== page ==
But the fact the job is not posted externally gets to a larger point as we circle back to questions about Andy’s firing and the shoehorning of the new employee handbook:
*Why was the handbook distributed five days before Andy’s ‘resignation’ (firing)?
*Why were changes made to handbook in relation to contact with media/Board of Directors/cellphone/social media use?
*Why did those in charge ask that handbook be signed the day of meeting when Andy was told he was no longer football coach (fired)?
*Is it possible that Bonham had already made his decision about Andy before Oct. 24 and was attempting to avoid any potential blowback?
(For anyone of you reading have even tangential knowledge of Mucheck’s attempt to fire Andy in 2013, it’s fair to say Bonham may not have wanted a sequel to that Titanic-like series of events)
These are all questions worth asking.
The president of a Catholic high school has a difficult job in 2017-18. He or she must balance fundraising with the management of a team of dedicated teachers and faculty members. This person must be a dynamic leader and values the importance of people in executing school directives.
Multiple people I’ve spoken to about Bonham say he possesses strong skills as a strategic thinker and in long range planning.
Where he struggles is in the management of employees.
“(Bonham) is a reactor and doesn’t like conflict,” said one long time donor. “There’s animosity and fear amongst faculty right now.”
One donor points to a circumstance this year where long time Dean of Students Jim Nolan switched jobs with Kevin Nylen, the previous Assistant Athletic Director. I don’t know the details around this but the donor I spoke to said it was poorly handled.
“There is no HR (human resources) department,” he said.
Here’s what I know about the football coaching search.
Thursday, Dec.7, at 4:30 p.m., there is a Board of Directors meeting at the school. This is a scheduled meeting. On the docket is a special session. This special session could be about anything. Most likely, the special session is a forum for Bonham to discuss his plan for the football opening.
*Bonham has already made his choice and will announce hiring.
“That would be political suicide,” the donor told me.
*Bonham will announce he is forming a search committee and will ask board members for advice on whom should be named to the committee. Members will vet candidates and make a recommendation to Bonham, who has final say (along with the principal, Mrs. Susan Crook and the board) on the hiring of new football coach.
There is certainly a chance there is another outcome that could come out of Thursday’s special session but some form of the latter is likely.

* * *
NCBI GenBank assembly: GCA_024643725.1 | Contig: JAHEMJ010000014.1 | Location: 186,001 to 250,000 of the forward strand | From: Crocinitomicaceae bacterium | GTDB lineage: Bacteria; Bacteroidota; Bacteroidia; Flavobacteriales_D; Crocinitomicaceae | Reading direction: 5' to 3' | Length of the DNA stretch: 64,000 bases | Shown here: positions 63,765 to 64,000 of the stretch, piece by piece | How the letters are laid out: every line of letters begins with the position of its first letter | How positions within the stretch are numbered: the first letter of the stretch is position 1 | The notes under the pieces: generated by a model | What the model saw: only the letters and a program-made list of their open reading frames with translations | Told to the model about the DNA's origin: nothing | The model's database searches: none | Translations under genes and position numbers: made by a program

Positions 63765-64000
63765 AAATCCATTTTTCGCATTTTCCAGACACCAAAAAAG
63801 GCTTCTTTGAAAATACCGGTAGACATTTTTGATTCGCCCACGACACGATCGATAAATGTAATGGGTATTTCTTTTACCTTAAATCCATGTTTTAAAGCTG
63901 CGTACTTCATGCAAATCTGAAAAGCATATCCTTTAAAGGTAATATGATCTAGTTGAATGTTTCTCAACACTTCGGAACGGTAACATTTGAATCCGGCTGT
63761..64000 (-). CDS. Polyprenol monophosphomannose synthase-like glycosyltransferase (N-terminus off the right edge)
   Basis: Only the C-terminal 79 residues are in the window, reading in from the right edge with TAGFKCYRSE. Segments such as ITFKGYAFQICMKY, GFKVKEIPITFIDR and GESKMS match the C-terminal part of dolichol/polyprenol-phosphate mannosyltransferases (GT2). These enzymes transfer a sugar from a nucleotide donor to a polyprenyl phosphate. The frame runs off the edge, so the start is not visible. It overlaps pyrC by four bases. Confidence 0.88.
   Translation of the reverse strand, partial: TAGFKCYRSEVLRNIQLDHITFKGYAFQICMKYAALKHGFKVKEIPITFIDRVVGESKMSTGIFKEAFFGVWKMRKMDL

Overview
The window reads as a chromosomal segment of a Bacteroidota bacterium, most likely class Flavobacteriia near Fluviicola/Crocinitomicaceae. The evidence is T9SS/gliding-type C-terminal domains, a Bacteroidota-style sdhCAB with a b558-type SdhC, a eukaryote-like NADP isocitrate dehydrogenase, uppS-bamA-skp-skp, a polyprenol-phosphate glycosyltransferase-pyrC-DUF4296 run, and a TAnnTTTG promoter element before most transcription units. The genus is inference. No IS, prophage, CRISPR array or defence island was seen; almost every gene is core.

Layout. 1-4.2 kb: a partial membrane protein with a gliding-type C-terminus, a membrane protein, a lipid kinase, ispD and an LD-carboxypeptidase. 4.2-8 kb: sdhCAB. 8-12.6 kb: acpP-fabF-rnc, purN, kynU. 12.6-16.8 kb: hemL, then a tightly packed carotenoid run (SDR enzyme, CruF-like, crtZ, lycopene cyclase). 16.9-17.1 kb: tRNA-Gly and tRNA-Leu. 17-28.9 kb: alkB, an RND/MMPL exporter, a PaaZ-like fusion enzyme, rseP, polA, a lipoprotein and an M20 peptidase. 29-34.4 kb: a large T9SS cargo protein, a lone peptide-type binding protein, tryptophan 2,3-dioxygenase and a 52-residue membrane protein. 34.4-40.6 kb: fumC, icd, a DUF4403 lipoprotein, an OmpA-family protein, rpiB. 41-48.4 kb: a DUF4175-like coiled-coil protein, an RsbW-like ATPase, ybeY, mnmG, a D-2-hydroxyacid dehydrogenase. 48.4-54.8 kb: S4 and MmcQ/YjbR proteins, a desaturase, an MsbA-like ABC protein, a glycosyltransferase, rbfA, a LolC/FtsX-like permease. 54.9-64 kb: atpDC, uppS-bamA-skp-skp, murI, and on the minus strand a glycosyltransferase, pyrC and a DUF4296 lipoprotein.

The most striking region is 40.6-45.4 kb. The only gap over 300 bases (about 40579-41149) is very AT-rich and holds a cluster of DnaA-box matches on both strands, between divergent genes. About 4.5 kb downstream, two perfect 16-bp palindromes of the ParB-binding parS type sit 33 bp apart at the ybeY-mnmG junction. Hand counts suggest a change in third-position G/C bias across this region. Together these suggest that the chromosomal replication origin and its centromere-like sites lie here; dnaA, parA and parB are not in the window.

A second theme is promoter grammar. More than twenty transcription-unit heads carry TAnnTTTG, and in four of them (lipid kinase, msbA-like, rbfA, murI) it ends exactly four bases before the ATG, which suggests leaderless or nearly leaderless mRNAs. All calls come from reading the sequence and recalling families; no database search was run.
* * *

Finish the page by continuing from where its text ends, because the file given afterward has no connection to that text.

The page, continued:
Throughout this article, I’ve reported what I know. I’ve avoided making too many subjective pronouncements as I trust those of you reading can draw your own conclusions.
In these final few paragraphs I’m flipping the script.
Here’s what I’m calling for—demand transparency. Demand that school president Brad Bonham explains what he is doing in relation to the hiring of the football coach. Demand that he communicate his process. Don’t accept murky and opaque behavior from your leadership. Instead, demand clarity and openness.
Here is his contact information: firstname.lastname@example.org. Phone number 847-388-3340. To take it one step farther, show up to the board of directors meeting Thursday. Wait for an audience with Bonham and demand accountability.
The board meeting is this Thursday, Dec. 7 at 4:30 p.m. at Carmel.
I don’t know Bonham. I’m sure he’s a wonderful father, husband and has plans for great initiatives for Carmel Catholic in the future. But he badly bungled the Andy resignation (firing) and the “Open Door Policy” listed on Pg. 10 of the employee handbook appears to be selectively applied.
One faculty member I spoke to recently said this about making a career in Catholic education:
“It truly is a vocation, not a job. It’s a calling for people,” he said. “Everyone has to have each other’s backs.”
We know the vocation motivation is unchanged. Those who work there truly are called to do so.
On Carmel’s website, it’s mission is written: …”empowers students to be reflective thinkers, grateful stewards, and responsible leaders as an expression of faith.”
Is the leadership acting in such a manner?
It’s a fair question.
I hope to continue to keep everyone informed as best I can. Feel free to email me directly at email@example.com with questions/comments/insights.
If requested, any information provided can be made confidential.
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Merry Christmas to everyone.